Beyond that though, Lovers in a Dangerous Spacetime is a pretty fun game and an interesting take on the shooter genre.  However, it feels like that it’s built more for two players as opposed to a single player commanding an AI companion.  That being said, playing alone with an AI companion brings out more of a challenge and having the ability to switch difficulties on the fly helps improve the experience.  I won’t lie, I ended up having to change over to the casual difficulty to get through some parts of the game as I was getting overwhelmed with the normal difficulty.  Bottom line, alone or with a friend, Lovers in a Dangerous Spacetime is an enjoyable game and an interesting take on the shooter genre.

Lovers in a Dangerous Spacetime is a fun and enjoyable take on the shooter genre, focusing on exploration of each area instead of vertical or horizontal scrolling.  While the game seems better suited for two players working together, playing alone with an AI companion brings a bit more challenge to the game.  With the ability to change difficulties on the fly, this is a game that can be enjoyed alone or with a friend.

Rating: 8.5 Very Good

* The product in this article was sent to us by the developer/company.

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About Author

I began my lifelong love of gaming at an early age with my parent's Atari 2600.  Living in the small town that I did arcades were pretty much non-existent so I had to settle for the less than stellar ports on the Atari 2600, but for a young kid my age it was the perfect past time, giving me something to do before Boy Scout meetings, after school, whenever I had the time and my parents weren't watching anything on TV.  I recall seeing Super Mario Bros. played on the NES at that young age and it was something I really wanted.  Come Christmas of 1988 (if I recall) Santa brought the family an NES with Super Mario Bros./Duck Hunt and I've been hooked ever since.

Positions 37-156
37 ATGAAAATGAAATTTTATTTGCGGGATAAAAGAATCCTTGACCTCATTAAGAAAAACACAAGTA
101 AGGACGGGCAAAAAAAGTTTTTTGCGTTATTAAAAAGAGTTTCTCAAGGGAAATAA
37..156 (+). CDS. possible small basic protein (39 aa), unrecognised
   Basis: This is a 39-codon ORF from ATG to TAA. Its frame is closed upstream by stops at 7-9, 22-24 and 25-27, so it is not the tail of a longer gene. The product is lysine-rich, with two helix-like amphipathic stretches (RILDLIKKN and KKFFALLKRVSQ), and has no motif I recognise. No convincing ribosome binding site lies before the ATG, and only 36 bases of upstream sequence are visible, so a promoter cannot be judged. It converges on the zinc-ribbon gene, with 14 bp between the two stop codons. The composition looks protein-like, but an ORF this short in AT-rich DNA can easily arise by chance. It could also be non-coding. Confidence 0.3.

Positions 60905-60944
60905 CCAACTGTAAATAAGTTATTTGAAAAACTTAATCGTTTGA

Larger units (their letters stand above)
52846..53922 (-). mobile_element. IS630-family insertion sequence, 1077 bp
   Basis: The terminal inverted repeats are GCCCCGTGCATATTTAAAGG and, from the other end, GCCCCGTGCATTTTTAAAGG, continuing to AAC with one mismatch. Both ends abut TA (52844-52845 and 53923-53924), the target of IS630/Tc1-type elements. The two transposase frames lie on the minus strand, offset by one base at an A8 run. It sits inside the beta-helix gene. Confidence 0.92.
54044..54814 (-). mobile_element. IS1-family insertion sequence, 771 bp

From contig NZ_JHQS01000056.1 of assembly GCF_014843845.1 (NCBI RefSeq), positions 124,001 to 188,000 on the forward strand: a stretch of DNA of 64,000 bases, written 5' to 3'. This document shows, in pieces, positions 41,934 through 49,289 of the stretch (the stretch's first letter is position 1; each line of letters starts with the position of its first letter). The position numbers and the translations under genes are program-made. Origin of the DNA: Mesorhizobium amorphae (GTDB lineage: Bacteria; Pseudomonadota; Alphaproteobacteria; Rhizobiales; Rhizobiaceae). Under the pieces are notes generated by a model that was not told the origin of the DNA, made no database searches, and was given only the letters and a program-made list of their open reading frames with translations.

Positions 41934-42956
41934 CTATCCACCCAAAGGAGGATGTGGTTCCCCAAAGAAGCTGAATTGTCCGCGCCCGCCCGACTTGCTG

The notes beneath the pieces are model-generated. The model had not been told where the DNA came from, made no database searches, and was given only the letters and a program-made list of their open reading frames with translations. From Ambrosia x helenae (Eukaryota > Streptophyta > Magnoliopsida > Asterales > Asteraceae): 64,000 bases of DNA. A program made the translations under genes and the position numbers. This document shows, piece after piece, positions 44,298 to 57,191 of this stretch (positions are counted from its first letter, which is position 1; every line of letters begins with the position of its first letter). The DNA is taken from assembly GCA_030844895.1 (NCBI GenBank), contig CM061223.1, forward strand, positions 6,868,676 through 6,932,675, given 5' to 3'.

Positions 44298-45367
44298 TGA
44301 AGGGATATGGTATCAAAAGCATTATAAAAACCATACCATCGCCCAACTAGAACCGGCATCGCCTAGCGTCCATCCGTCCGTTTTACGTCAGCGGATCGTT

Over 25 years from the first time I picked up an Atari joystick and I'm more hooked on gaming than I ever have been.  If you name a system, classics to moderns, there's a good chance I've not only played it, but own it.  My collection of systems spans multiple decades, from the Odyssey 2, Atari 2600, and Colecovision, to the NES, Sega Genesis, and Panasonic 3DO, to more modern systems such as the Xbox and Wii, and multiple systems in between as well as multiple handhelds.  As much as I consider myself a gamer I'm also a game collector.  I love collecting the older systems not only to collect but to play (I even own and still play a Virtual Boy from time to time).  I hope to bring those multiple decades of gaming experience to my time here at Gaming Nexus in some fashion.

In my spare time I like to write computer programs using VB.NET (currently learning C# as well) as well as create review videos and other gaming projects over on YouTube.  I know it does seem like I have a lot on my plate now with the addition of Gaming Nexus to my gaming portfolio, but that's one more challenge I'm willing to overcome.